Where am I supposed to sit?
Here is one area where I have changed. I used to think I was one of the “cool” teachers who practiced my belief in student choice by allowing them to sit wherever they want. I no longer do this.
My students told me that choosing their own seats the first day caused a great deal of anxiety. In sixth grade especially, there are students who are new to the school, and among the students who already know one another, friendships may have changed over the summer. Free choice creates the opportunity for a student to be shunned, and I will never let that happen.
Instead, I have my seats arranged in groups on the first day (to allow for instant collaboration), and I use a random draw system to get them into a seat right away. No advance preparation is necessary, and everyone finds a place without drama. The teens I polled enjoyed choosing their own seats, but only once they knew the others in class.
What are the rules of this teacher?
I will never again spend time the first day going over a list of rules. I also don’t feel that collaboratively developing rules is necessary for secondary students. The teens I spoke to felt the same way. We all want the same thing—a productive and respectful learning environment. I cultivate a community of kindness and I put that out there the first day.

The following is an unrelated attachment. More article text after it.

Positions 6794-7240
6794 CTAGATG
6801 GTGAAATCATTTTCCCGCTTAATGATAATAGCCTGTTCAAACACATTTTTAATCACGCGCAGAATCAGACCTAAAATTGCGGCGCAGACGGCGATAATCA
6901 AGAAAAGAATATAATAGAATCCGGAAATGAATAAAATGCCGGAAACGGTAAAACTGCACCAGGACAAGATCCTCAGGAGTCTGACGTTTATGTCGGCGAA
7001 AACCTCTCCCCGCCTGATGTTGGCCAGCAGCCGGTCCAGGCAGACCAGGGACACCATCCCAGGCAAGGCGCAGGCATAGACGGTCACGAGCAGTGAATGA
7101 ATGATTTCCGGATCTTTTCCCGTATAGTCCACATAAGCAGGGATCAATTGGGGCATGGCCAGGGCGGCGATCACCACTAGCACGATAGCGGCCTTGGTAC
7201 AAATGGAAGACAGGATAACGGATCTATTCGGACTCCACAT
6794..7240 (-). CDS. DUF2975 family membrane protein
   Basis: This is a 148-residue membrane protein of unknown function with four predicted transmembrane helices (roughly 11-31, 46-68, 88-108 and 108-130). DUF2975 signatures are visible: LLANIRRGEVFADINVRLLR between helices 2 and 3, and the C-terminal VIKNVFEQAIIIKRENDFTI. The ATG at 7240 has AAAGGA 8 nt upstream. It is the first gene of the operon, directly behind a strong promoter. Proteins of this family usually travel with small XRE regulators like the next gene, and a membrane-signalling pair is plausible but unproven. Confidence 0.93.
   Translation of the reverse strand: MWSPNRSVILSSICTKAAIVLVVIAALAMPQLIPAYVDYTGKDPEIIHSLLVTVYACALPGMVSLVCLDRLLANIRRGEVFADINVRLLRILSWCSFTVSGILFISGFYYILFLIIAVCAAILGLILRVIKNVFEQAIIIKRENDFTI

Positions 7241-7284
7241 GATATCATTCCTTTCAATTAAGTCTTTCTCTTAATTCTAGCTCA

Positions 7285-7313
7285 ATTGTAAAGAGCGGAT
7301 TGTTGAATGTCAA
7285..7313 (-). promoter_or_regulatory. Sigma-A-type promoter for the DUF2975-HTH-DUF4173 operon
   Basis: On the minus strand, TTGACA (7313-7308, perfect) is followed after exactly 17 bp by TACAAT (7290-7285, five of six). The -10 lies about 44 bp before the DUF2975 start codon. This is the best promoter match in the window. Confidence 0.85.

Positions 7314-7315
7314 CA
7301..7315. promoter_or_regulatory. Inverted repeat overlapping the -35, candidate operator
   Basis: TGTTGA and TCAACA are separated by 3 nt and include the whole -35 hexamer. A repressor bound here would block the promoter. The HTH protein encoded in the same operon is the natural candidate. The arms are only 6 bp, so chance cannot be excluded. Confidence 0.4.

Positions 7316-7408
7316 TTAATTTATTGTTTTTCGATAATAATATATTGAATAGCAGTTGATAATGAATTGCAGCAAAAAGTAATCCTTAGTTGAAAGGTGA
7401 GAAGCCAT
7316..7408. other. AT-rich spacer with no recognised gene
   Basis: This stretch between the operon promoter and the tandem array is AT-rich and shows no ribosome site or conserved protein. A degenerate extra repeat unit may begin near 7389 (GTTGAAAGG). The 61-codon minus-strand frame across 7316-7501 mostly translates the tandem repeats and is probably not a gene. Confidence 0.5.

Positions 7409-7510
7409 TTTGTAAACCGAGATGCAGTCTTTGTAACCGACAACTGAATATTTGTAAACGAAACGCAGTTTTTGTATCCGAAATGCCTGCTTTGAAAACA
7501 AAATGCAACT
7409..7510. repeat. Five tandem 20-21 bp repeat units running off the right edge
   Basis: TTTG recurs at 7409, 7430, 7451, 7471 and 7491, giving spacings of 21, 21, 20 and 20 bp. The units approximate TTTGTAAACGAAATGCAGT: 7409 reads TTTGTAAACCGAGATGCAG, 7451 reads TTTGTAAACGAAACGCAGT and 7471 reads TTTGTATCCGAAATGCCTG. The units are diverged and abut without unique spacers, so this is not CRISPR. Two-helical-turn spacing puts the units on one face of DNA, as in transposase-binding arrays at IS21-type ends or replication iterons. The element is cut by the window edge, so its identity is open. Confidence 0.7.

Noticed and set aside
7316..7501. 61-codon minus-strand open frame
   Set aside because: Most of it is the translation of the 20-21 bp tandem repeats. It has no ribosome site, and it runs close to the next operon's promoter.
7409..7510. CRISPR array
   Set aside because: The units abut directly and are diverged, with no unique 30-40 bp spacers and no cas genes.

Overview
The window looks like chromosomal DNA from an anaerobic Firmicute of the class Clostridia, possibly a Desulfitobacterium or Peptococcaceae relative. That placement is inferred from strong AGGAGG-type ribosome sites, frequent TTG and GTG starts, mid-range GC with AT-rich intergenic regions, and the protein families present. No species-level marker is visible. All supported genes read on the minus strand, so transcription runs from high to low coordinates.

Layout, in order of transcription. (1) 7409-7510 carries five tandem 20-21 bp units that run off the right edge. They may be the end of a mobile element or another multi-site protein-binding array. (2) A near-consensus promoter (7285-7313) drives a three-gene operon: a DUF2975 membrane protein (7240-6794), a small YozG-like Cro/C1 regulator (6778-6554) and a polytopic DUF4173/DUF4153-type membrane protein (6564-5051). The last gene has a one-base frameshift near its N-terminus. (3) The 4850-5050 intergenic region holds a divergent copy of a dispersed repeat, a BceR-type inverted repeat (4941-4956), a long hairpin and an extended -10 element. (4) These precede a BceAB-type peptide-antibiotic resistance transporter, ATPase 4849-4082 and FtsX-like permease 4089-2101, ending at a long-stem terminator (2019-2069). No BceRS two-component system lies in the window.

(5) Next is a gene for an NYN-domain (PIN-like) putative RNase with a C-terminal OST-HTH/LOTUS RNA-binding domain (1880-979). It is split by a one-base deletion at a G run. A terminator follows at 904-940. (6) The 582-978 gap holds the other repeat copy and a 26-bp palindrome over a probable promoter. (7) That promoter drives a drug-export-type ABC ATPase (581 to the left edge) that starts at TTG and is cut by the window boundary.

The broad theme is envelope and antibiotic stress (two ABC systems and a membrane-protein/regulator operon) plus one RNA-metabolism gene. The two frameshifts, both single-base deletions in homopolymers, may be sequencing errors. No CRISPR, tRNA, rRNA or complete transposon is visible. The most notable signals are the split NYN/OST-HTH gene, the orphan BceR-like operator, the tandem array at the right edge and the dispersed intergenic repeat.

We talk more about this as the week goes on. This gives them the confidence that I am in control of the class and I will ensure their emotional and physical safety. Plus, they appreciate that I am treating them like young adults and not (as one respondent said) showing them “how to walk down the hall like little kids. “
What will I be doing in this course?
This can be done in a multitude of ways. One thing my panel enjoyed was getting to actually do something on the first day instead of just listen. I generally do some sort of team challenge so that I can discuss the importance of clear communication.
I have also shown a video I made incorporating funny video clips from some of their favorite shows that show the importance of using language well. Allowing them to see your sense of humor is always a crowd pleaser.
The teens let me know in no uncertain terms that they really disliked homework on the first day. I have to say that I agree with that sentiment. We are all drained at the end of Day One.
How will I be evaluated?
I am transparent with my students that I do not look at their academic files before school starts (although I am aware of who has special needs for my own knowledge). I tell them that I am getting to know them as people, and, even if I have had their sibling, I will never compare them. And I stick to that. I see shoulders relax instantly when I say this. For some, this was a real concern.